Being Squeezed

I am not ashamed to tell you I watched some weird TV shows this past weekend. I was exhausted from the last few weeks. We are facing so many struggles individually and as a company, and I needed a break, a distraction from the difficulties. I found a series called “Classic Albums” about how different musicians created the albums for which they are known. I highly recommend the episodes about RushMeatloaf, and Def Leppard. I also ended up watching a show called “Finders Keepers” about an amputee named John Wood, entrepreneur Shannon Whisnant, and John’s amputated leg.

For John, the leg was symbolic of a tragedy in his life that initially led to significant loss, drug and alcohol addiction, and estrangement from his family. For Shannon, the leg presented an opportunity to achieve a life of celebrity and “mo money.” In a bizarre twist, the leg throws these two men into a crisis of conflict with each other, and the resulting outcome surprised me.

Crisis changes things. When the present COVID-19 crisis is past, much will be different. The landscape will have changed. Interestingly, things are always changing, but during a crisis they change more rapidly and without warning. Without the opportunity to adapt over time, we are forced to respond quickly. Being pushed or pressured into a response most often causes us to behave according to our character, or intrinsic attributes. You may have heard the statement, “People are like tubes of toothpaste. When you squeeze them, you find out what’s inside.”

In “Finders Keepers”, John is a mess when the leg crisis begins. He’s addicted to drugs and alcohol, estranged from his family, and alone. Shannon, on the other hand, seems to have it somewhat together. He is married, has a thriving business, and is known and liked in his community. Then the leg thing happens, and the landscape changes rapidly. As the story unfolds, we see each man acting from what was already inside them. John gets clean and sober, reconnects with his family, and gets married. Shannon becomes increasingly obsessed with being a celebrity, which ruins his marriage and his life.

In each case, the crisis did not cause the outcome, but each man’s response to the crisis did.

So it will be with this present crisis. Each of us will determine how we come out of this. Not in terms of fiscal conditions like jobs and retirement accounts and such. Rather, in terms of what we have shown ourselves to be. A dear friend of mine has been sending out an email every day since this began, trying to encourage us during this crisis. One of his emails this weekend reminded us that during a crisis there will be people who will fight beside you and those who will run and protect themselves. There will be those who are loyal and those who don’t even understand the concept. He went on to encourage us to invest time and energy in the people in our lives who demonstrate that they will show up in bad times.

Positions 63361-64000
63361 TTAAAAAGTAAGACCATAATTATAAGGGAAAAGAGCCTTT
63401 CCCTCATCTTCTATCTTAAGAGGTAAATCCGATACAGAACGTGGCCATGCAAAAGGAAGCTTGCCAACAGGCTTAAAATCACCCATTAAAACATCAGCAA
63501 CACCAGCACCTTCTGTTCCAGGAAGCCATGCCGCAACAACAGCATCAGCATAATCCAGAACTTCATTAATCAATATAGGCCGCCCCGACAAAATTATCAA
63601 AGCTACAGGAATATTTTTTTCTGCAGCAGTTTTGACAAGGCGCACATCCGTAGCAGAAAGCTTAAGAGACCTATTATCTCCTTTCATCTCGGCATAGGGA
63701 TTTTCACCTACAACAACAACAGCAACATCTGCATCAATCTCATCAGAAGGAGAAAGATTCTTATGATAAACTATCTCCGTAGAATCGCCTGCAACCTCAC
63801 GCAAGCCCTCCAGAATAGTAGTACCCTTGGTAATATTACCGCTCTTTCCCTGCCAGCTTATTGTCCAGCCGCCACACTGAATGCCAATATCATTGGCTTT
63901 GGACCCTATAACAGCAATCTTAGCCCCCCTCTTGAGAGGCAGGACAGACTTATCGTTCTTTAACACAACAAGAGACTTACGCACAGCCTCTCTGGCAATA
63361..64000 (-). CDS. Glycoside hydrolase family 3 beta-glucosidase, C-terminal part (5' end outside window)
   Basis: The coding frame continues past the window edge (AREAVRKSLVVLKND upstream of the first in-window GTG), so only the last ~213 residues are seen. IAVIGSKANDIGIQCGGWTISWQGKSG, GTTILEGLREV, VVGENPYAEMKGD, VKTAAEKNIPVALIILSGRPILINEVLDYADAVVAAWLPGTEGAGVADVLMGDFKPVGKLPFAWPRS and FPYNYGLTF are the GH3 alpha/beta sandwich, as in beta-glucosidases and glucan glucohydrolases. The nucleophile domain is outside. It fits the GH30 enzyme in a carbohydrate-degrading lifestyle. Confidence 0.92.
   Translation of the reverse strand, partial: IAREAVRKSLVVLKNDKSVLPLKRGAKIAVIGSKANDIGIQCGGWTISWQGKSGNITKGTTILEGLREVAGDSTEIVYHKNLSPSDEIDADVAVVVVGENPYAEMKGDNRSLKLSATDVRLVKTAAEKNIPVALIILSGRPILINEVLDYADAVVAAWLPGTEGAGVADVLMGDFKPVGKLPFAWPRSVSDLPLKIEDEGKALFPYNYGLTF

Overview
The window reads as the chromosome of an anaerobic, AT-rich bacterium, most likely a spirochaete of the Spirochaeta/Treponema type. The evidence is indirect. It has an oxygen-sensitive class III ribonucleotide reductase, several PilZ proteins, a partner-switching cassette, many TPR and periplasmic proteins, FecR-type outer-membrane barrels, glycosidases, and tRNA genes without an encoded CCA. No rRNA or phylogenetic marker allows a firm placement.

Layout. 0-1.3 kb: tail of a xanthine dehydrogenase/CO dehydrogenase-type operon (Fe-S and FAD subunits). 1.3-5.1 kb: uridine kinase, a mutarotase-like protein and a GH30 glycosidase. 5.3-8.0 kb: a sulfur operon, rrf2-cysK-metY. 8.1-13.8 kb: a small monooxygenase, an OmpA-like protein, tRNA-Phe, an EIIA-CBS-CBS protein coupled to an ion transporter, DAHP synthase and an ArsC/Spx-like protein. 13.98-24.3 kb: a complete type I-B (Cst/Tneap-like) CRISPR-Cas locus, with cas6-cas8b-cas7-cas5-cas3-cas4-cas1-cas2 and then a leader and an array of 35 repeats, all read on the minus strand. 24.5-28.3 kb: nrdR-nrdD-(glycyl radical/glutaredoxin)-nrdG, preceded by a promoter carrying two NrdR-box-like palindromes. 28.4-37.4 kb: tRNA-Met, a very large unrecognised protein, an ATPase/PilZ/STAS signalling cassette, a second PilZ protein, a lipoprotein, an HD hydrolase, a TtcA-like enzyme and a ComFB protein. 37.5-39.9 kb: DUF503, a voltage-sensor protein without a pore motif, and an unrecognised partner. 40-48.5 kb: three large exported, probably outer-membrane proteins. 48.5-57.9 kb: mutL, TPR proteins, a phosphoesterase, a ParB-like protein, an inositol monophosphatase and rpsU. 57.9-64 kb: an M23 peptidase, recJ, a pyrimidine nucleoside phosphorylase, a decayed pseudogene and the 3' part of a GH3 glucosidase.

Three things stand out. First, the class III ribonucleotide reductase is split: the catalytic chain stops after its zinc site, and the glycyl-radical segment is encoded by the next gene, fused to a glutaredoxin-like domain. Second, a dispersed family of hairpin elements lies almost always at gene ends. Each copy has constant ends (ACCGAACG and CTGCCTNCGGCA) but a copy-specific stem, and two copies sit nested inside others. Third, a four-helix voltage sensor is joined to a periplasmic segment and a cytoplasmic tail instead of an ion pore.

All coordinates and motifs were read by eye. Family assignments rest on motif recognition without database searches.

I want to challenge us to not only notice and appreciate people who are loyal and true, but to lead in this behavior. The way this internal character is developed is simple, but it is hard. It is born out of a thousand small choices. Like muscle, our character requires many repetitions of a particular “lift” to gain strength and consistency in that movement. Also, it is never too late to start working out. Crisis often leads people to discount the many small decisions as they focus on the few big ones that seem to carry all the weight. However, if I can’t make the small decisions with character, I will not be able to make the large ones either.

Times of crisis are opportunities to continue (or begin) making many small choices and actions that align with our values and beliefs. Regardless of how difficult things get, we can always treat others with equal value and respect. No matter how much we have to give up, we can always be grateful and generous in spirit and word. Despite how dark it gets, we can always be a light in that darkness for someone else.

This past week was rough, and it will probably get rougher. We are being squeezed. I am grateful and proud that when the Kimray family is under pressure, what comes out is loyalty, generosity, and respect. Our response to crisis won’t always change our circumstances, but it can make a difference in our lives and the lives of those around us, and that is The Kimray Way.